Purchasing new hardware? Read our latest product comparisons

New material could lead to cheaper, more eco-friendly LEDs


June 14, 2013

LumiSands founders Chang-Ching Tu (left) and Ji Hoo, demonstrating the warmer hue of an LED bulb utilizing their technology

LumiSands founders Chang-Ching Tu (left) and Ji Hoo, demonstrating the warmer hue of an LED bulb utilizing their technology

Image Gallery (3 images)

LED light bulbs may be more energy-efficient and longer-lived than their incandescent equivalents, but they’re also considerably more expensive to purchase. This is largely because rare earth elements (REEs) are used in their phosphors. There are hazards involved in the mining and processing of REEs, plus China is responsible for almost the entire world’s supply, so they’re becoming increasingly pricey. Now, however, scientists have come up with a plentiful alternative material that they say is much more environmentally friendly, and that should drive down the price of LEDs.

In regular LED bulbs, the REE-based phosphors are used to soften the LED’s existing blue-ish light. University of Washington spinoff company LumiSands has developed a material that reportedly does the same thing, but that also converts the light to a color temperature closer to that of natural sunlight. What's more, the material is made from cheap, abundant silicon.

The company produces the material by etching nanoparticles from a silicon wafer, then embedding them in an ultra-thin membrane. When subsequently exposed to an LED light source, the nanoparticles glow red. The combination of the LED’s own blue light and the red from the silicon results in a soft, warm sun-like light.

According to LumiSands co-founder and CEO Chang-Ching Tu, the whole process can be performed in a laboratory, and should be easy to scale up for commercial production.

The company is now looking into methods of getting the nanoparticles to fluoresce in additional colors such as yellow and green, for use in LEDs that emit a neutral white light. It is also in the process of seeking industrial partners, and hopes to begin production in no more than a year.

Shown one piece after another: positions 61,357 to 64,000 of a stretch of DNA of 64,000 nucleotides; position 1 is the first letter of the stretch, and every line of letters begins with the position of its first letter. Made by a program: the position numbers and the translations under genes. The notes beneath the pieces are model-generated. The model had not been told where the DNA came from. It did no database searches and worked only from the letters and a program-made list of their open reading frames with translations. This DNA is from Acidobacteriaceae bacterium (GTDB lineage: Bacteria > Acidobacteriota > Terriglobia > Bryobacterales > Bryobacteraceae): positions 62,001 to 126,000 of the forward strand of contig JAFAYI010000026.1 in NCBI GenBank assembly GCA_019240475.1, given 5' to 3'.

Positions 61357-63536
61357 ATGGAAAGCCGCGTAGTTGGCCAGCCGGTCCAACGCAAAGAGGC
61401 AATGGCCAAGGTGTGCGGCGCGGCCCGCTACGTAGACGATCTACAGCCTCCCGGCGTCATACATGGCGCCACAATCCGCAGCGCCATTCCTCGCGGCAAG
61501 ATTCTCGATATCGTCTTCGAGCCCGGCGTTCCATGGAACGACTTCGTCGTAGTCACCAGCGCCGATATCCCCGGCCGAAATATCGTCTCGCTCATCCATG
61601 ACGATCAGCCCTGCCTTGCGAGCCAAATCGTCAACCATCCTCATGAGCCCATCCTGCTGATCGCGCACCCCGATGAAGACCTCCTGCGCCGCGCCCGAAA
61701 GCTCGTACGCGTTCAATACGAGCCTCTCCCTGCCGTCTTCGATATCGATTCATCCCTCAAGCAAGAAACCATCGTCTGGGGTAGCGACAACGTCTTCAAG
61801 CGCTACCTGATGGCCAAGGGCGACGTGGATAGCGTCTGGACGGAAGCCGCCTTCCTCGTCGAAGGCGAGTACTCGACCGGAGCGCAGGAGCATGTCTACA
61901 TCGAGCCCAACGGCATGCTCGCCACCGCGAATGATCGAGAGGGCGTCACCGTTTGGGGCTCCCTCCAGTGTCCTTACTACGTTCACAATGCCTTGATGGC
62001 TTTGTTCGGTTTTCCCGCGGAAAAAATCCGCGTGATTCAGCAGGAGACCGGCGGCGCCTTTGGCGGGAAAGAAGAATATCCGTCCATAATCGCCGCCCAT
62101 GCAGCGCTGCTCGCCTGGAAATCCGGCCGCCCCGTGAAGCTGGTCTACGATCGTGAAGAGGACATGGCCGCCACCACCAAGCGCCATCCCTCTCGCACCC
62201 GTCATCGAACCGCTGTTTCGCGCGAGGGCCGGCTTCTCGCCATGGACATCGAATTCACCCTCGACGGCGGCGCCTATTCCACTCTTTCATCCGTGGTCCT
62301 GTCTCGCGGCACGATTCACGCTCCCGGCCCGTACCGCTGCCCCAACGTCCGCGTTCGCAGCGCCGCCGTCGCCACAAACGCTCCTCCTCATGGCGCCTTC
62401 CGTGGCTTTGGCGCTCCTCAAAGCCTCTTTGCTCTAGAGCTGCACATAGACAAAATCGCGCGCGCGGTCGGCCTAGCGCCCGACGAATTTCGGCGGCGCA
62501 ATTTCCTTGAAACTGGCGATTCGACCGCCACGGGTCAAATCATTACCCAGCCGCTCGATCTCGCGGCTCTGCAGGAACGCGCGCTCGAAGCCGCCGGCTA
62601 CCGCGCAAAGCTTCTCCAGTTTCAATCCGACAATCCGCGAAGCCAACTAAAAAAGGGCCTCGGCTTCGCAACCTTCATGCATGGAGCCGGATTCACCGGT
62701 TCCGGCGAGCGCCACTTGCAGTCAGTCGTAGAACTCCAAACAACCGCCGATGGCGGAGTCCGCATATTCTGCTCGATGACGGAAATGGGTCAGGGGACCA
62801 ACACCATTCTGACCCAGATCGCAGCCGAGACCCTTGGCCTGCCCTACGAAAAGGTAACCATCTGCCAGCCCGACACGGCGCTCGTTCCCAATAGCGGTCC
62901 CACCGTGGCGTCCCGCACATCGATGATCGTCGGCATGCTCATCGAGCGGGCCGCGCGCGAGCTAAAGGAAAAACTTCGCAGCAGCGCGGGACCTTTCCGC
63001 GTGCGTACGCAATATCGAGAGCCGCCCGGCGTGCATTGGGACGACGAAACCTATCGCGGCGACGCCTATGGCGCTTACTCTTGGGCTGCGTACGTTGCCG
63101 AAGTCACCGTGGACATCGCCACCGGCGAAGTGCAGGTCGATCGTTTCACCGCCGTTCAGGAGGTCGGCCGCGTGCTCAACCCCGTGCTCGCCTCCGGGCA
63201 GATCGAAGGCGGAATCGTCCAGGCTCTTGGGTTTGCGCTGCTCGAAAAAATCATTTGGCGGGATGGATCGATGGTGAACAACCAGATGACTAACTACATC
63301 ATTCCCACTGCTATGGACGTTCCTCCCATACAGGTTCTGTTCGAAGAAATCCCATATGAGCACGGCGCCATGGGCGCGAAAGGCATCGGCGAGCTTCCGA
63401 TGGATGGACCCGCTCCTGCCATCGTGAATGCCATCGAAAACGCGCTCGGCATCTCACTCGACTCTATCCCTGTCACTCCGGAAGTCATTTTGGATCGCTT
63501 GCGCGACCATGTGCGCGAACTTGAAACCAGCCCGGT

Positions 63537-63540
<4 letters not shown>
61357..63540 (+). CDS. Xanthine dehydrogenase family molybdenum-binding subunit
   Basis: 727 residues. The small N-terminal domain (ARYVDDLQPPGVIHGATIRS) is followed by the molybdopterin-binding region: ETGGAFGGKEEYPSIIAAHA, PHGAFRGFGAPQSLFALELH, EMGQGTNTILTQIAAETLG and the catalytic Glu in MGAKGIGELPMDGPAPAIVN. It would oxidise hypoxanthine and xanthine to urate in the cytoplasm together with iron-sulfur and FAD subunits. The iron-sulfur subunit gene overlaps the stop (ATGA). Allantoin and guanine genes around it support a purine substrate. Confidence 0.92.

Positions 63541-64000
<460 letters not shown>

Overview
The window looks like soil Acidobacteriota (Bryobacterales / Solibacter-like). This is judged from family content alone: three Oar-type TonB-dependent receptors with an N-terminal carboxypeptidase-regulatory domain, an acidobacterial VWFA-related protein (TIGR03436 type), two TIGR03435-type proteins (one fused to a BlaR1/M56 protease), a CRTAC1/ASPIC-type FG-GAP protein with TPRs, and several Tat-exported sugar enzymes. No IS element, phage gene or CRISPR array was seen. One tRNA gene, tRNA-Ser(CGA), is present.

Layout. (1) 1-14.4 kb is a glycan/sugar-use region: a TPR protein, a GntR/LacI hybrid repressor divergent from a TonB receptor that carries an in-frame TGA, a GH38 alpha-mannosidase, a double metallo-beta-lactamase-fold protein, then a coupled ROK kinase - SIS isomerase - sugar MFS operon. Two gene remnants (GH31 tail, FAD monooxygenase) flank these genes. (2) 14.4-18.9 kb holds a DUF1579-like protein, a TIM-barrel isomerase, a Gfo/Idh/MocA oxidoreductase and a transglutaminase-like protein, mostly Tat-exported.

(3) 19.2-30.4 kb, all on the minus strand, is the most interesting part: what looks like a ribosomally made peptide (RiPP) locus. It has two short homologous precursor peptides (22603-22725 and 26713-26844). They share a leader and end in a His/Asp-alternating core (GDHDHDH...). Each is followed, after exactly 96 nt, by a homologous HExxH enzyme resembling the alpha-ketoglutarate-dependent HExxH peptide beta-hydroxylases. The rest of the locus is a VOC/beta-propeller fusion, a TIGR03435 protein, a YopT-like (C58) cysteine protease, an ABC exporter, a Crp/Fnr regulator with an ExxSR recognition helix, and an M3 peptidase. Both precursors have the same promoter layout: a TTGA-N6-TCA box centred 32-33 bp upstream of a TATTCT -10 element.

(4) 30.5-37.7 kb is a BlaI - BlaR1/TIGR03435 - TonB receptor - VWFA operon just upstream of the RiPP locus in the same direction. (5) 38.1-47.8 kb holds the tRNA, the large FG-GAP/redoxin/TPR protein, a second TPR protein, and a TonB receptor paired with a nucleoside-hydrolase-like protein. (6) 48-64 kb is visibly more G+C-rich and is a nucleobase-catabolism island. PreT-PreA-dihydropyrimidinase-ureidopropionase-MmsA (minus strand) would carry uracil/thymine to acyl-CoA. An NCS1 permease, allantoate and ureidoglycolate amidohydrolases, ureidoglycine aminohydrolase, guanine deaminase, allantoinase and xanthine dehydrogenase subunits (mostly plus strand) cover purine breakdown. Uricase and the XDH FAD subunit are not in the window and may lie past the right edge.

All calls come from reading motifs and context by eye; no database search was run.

Source: University of Washington

About the Author
Ben Coxworth An experienced freelance writer, videographer and television producer, Ben's interest in all forms of innovation is particularly fanatical when it comes to human-powered transportation, film-making gear, environmentally-friendly technologies and anything that's designed to go underwater. He lives in Edmonton, Alberta, where he spends a lot of time going over the handlebars of his mountain bike, hanging out in off-leash parks, and wishing the Pacific Ocean wasn't so far away. All articles by Ben Coxworth

Cool, we need to wean ourselves from China's Rare Earth monopoly.

Racqia Dvorak

begin production in no more than a year?? really? I have my doubts but I would love to be proven wrong.

Michael Mantion

Like the rapidly dissipating, 70 year lunacy that the 'Arabs have all the oil', the 'Chinese have all the Rare Earth elements' is another silly fiction. Worker wages, worker safety, worker benefits, government corruption, environmental and conservation issues decide where it is cheaper to process these elements. If you are willing to lose 15 miners a day and get away with paying

Robert Walther

"Rare Earth" is a persistent misnomer. There was a time when these elements were thought to actually be rare, hence the name. However this stuff is readily available and well enough distributed across the planet that no one nation should have any monopoly. However, much of the world does have environmental safety rules, miner & refiner safety rules and in many places miners earn a decent living. Not true in China. And since many of the important decisions are made by Trans National Corporations the actual mining & refining choices are made where costs are cheapest and where public officials can be bought for the best rent-to-own rates. Hence, again, China. However, the people of China are beginning to notice the severe degradation of their homes, food, environment, & health. "Rare Earth" minerals can mined quite nicely in Colorado and the formerly closed mine there should be coming online this year after being dormant for nearly twenty years.


LED's from sand?? BRILLIANT!!!!

Post a Comment

Login with your Gizmag account:

Related Articles
Looking for something? Search our articles